One of my all-time favorite amplifiers is the Hegel H30. It’s like a neutron star. Like most Hegel gear, there’s not much to look at, except for its appearance of an absurd concentration of mass. But that amplifier has the almost unique ability, to my admittedly limited experience, of making the “everything else” sound so much better. It’s a polisher, in the best possible way. At $15k, it’s nowhere near cheap, but that’s like saying that paying 1/10th the sticker price for a brand new Ferrari is “too much”. Yes, it’s expensive. But it’s also a supercar that we’re talking about and it compares directly and favorably with gear costing fantastically more. Me? I like to call that little ratio, “value”. Maybe there’s something to this “deceptively simple appearance” thing? Hmm. Power rating on the amp is a bit hard to track down as the website talks about the amp almost exclusively as a mono-bridged setup, where two of these are used. I don’t know anyone that’s done that (but it seems like a smashingly good idea, and will yield over 1kW when run this way), but according to my erstwhile publisher, you can expect 350 watts into 8Ω when running it in stereo. Seeing it here in New York kinda makes me all happy inside.

Fronting the Black Beauty was the matching preamplifier, the synergistically and stylistically compatible P30 preamplifier ($7,500). A H300 integrated amplifier ($5,500) sat underneath a now-discontinued H70 integrated (the new model, the H80, is priced at $2,000) that they were offering a sweetheart deal on. The new H80 does include a full 24bit/192kHz DAC (USB is limited to 96kHz). A CDP2a ($2,650) was sitting atop the rack for those silver-disc lovers that haven’t fully gone digital.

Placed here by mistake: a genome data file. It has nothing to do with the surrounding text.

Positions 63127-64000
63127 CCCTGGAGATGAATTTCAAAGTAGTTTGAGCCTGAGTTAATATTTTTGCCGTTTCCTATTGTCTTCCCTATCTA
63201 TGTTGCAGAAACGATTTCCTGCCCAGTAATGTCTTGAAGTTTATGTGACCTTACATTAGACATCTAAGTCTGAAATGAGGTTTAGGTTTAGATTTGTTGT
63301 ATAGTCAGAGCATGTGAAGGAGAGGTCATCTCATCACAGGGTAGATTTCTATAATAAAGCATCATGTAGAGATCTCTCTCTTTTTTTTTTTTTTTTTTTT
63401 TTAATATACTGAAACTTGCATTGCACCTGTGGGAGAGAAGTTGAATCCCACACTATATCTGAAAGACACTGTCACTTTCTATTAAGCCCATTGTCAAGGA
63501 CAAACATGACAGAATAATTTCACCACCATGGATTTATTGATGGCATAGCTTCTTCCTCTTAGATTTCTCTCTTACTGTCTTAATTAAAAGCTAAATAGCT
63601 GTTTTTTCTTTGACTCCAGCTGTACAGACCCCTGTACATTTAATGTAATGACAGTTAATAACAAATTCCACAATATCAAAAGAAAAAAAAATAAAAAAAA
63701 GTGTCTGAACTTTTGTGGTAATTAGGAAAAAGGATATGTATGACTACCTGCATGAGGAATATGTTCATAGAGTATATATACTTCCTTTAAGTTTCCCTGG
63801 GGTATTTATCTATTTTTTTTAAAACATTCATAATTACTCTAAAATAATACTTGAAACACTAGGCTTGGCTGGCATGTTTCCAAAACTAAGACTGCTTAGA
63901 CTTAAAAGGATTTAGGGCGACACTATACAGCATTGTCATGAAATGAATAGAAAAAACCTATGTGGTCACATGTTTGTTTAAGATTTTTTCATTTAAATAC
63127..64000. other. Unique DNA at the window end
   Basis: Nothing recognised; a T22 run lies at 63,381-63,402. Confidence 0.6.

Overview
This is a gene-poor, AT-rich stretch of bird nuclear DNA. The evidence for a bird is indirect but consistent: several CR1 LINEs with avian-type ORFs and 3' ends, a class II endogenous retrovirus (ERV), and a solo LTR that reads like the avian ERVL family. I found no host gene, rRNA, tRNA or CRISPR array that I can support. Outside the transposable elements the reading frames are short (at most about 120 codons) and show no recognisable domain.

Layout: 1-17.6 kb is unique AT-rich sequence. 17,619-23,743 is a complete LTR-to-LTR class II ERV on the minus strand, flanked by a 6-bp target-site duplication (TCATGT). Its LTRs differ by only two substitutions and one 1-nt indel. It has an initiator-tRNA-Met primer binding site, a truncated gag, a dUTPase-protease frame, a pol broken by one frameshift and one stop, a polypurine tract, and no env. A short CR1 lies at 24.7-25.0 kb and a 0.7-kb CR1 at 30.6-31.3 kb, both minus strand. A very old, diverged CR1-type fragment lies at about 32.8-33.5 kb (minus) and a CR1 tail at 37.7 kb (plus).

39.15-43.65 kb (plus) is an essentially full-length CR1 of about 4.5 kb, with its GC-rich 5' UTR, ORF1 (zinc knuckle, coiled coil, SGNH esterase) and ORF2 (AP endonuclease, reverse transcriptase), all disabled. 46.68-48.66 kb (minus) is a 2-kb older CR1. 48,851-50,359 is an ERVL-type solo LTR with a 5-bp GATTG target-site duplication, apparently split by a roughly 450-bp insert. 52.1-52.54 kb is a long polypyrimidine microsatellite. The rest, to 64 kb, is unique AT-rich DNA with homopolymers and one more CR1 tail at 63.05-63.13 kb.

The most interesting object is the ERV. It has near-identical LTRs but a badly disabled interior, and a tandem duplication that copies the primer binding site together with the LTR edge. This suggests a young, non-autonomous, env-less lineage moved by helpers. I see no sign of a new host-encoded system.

Speaking of which, that brings me to the star of this particular show, the HD12. The HD12 ($1,400) replaces the outgoing HD11, and I adds “true” DSD64 capability (with no PCM conversion) to the already excellent sonic brew. A fully balanced design (with volume controls), the HD12 includes a headphone output (¼” TRS plug) on the front and a digital display walking you through the menu, replacing the old push-button input selection from the outgoing model. Notably, the USB input has been significantly upgraded and now supports 24bit/192kHz in addition to DSD support. The noise floor on the new DAC hits -145dB.

Eileen Gosvig of Hegel was on hand to do the demo, and quickly walked us through an A/B listening session between the HD12 and the HD11 — the new DAC is much quieter, with far better detail retrieval than the outgoing model, but still has that natural, non-fatiguing Hegel sound that I love. I’m going to have to get one of these at some point to explore it more fully.

On a side note, Eileen also let me peek at her personal Hegel Super USB Headphone amplifier/DAC ($299). Super-quiet, the Super does 24/96 over USB and includes an optical/mini-jack combo output.

The room also had a pair of loudspeakers, did I mention them? Ha! Yes, GamuT M’inenT M7 ($16,490/pair), a bass-reflex design with curved side walls of veneer-over-MDF, was shown with the Hegel gear, and this pair came in a sexy, matching, matte black. The M7 is a 4Ω nominal loudspeaker with a 90dB sensitivity and a frequency response between 29Hz and 50kHz. Two 7″ wood-fiber (!) woofers, a 7″ “sliced cone” mid and a double-ring radiator tweeter complete the picture. The finish was extraordinary — very clean, very modern.

I am quite partial to the sound in this room, so I feel a bit biased. I’ve been very impressed with GamuT generally, and hearing them driven by Hegel electronics was a special treat.

I’d happily take home any and all of this stuff. Hook it up!